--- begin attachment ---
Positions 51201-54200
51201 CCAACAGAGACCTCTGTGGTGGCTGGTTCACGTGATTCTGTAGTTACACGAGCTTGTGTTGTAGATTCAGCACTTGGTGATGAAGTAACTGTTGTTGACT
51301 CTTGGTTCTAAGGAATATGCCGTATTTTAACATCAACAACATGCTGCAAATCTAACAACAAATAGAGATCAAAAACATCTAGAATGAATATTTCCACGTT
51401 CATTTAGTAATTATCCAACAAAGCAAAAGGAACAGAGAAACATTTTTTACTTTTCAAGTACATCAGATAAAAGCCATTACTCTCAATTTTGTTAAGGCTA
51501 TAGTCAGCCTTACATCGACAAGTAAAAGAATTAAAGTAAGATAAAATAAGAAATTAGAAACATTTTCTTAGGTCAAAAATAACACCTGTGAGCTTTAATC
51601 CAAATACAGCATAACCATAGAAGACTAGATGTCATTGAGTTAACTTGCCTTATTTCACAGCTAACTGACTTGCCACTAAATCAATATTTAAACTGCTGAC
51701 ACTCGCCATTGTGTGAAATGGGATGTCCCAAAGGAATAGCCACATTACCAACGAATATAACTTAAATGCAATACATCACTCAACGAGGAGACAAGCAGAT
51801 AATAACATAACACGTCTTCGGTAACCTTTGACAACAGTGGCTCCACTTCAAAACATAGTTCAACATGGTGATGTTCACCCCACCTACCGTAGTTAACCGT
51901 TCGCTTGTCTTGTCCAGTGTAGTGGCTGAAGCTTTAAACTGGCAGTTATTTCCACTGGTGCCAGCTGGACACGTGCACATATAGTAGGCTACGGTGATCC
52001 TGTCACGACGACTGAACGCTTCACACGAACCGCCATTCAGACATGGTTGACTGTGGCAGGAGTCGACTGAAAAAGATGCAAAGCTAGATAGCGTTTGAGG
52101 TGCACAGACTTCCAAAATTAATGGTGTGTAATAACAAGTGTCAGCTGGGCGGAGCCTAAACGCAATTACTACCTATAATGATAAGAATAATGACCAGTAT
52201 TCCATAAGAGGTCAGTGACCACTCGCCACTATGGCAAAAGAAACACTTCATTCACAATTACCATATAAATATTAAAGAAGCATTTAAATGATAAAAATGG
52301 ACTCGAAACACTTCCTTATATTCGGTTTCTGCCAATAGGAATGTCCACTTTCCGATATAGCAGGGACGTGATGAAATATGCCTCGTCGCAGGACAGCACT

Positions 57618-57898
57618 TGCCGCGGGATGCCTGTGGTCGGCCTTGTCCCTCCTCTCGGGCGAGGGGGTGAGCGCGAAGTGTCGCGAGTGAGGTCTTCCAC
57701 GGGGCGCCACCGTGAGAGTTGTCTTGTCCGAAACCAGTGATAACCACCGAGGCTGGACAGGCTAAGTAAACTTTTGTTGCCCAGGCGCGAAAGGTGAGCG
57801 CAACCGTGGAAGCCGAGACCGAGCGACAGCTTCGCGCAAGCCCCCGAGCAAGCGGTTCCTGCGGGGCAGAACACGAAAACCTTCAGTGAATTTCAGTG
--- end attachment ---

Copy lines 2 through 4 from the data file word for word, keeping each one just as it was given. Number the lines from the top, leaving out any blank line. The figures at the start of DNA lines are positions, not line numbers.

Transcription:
51201 CCAACAGAGACCTCTGTGGTGGCTGGTTCACGTGATTCTGTAGTTACACGAGCTTGTGTTGTAGATTCAGCACTTGGTGATGAAGTAACTGTTGTTGACT
51301 CTTGGTTCTAAGGAATATGCCGTATTTTAACATCAACAACATGCTGCAAATCTAACAACAAATAGAGATCAAAAACATCTAGAATGAATATTTCCACGTT
51401 CATTTAGTAATTATCCAACAAAGCAAAAGGAACAGAGAAACATTTTTTACTTTTCAAGTACATCAGATAAAAGCCATTACTCTCAATTTTGTTAAGGCTA